Background: The treatment of hypothyroidism with levothyroxine is effective and simple; however, recommendations for the starting dose vary considerably. To our knowledge, the levothyroxine starting dose has never been studied prospectively. Methods: We conducted a prospective, randomized, double-blind trial that compared a full starting levothyroxine dose of 1.6 μg/kg with a low starting dose of 25 μg (increased every 4 weeks) in patients with newly diagnosed cardiac asymptomatic hypothyroidism. Safety was studied by documenting cardiac symptoms and events, and efficacy was studied by monitoring thyrotropin and free thyroxine levels and by assessing improvement of signs and symptoms and quality of life. Results: Seventy-five consecutive patients were enrolled, of whom 50 underwent randomization. At baseline, the severity of hypothyroidism and age were comparable in the full-dose (n=25) vs the low-dose group (n=25): thyrotropin, 61 vs 48 mIU/L; free thyroxine, 0.56 vs 0.64 ng/dL (7.2 vs 8.2 pmol/L); and age, 47 vs 47 years. No cardiac complaints or events were documented during treatment or at bicycle ergometry at baseline, 12 weeks, or 24 weeks. Euthyroidism was reached in the full-dose vs the low-dose group in 13 vs 1 (4 weeks), 19 vs 3 (8 weeks), 19 vs 9 (12 weeks), 20 vs 14 (16 weeks), 20 vs 18 (20 weeks), and 21 vs 20 (24 weeks) patients (P=.005). However, signs and symptoms of hypothyroidism and quality of life improved at a comparable rate. Conclusion: A full starting dose of levothyroxine in cardiac asymptomatic patients with primary hypothyroidism is safe and may be more convenient and costeffective than a low starting dose regimen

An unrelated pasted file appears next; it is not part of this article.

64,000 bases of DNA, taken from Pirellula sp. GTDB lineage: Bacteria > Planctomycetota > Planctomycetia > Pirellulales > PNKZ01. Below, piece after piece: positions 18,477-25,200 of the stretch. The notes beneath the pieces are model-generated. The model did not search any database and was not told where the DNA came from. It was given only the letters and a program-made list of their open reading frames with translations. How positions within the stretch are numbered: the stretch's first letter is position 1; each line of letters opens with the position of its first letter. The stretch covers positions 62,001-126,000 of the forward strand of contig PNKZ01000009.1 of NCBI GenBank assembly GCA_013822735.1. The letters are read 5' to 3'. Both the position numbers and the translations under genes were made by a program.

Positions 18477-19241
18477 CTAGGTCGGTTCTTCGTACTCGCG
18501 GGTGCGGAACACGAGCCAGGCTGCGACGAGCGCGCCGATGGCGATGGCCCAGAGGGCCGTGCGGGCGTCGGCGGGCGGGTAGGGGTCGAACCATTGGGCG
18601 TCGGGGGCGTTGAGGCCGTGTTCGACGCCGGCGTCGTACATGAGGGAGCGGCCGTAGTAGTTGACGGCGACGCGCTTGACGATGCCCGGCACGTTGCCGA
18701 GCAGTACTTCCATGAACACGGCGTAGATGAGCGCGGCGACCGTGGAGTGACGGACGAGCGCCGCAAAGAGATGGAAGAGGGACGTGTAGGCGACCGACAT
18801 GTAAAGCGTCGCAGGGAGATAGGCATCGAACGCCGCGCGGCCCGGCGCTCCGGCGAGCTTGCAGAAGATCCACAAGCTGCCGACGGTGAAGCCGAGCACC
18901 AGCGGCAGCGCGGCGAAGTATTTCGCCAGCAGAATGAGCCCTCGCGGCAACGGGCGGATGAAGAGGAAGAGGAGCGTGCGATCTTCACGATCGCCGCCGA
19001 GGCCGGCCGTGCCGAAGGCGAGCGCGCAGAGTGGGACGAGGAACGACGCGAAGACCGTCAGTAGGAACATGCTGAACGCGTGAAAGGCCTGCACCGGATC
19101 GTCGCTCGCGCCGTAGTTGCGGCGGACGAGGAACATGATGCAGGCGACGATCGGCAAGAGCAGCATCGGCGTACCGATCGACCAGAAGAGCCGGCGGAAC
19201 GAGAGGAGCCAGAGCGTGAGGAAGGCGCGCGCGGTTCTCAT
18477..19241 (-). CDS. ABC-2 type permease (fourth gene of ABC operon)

To submit an update or takedown request for this paper, please submit an Update/Correction/Removal Request.